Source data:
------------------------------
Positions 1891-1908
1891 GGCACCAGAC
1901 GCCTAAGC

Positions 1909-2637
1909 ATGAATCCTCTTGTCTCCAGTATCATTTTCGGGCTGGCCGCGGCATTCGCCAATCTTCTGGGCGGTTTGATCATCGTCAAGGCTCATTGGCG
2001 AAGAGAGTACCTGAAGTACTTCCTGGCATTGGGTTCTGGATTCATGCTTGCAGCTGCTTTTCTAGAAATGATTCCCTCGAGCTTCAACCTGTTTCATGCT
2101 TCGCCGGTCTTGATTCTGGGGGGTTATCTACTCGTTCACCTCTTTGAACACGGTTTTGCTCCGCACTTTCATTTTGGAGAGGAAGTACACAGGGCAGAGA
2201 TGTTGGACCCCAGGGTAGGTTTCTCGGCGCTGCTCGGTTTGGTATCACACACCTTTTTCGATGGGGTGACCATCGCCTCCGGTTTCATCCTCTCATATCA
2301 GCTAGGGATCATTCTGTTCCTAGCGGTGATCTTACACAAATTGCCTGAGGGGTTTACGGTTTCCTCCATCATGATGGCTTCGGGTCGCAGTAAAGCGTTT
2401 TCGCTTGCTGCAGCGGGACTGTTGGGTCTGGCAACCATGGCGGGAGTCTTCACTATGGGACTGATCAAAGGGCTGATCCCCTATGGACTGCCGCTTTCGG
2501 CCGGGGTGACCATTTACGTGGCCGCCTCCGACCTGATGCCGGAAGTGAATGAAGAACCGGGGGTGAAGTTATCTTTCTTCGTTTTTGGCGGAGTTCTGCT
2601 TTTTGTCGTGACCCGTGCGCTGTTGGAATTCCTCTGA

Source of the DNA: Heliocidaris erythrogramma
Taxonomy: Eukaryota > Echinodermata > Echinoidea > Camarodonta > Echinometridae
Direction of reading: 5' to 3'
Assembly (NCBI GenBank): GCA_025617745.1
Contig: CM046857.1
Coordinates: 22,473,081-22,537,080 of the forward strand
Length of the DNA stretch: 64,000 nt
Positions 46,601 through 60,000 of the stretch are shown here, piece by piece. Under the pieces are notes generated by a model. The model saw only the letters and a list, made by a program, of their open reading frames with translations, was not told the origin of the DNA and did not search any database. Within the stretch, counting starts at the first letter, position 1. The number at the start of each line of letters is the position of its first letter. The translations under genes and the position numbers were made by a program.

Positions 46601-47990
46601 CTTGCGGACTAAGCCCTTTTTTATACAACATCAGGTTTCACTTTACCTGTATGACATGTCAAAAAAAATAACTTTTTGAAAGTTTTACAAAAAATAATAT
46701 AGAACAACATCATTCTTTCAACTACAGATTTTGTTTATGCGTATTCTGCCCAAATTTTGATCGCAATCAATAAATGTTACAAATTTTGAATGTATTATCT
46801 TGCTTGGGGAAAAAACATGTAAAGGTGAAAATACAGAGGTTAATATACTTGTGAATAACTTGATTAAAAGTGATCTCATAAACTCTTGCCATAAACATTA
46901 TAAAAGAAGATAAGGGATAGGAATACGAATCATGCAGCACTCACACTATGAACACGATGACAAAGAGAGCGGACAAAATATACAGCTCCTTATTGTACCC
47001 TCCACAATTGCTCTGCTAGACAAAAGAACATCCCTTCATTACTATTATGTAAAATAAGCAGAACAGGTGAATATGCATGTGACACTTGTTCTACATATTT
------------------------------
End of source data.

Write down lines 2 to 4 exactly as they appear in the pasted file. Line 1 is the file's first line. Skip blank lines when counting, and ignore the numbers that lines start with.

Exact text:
1891 GGCACCAGAC
1901 GCCTAAGC

Positions 1909-2637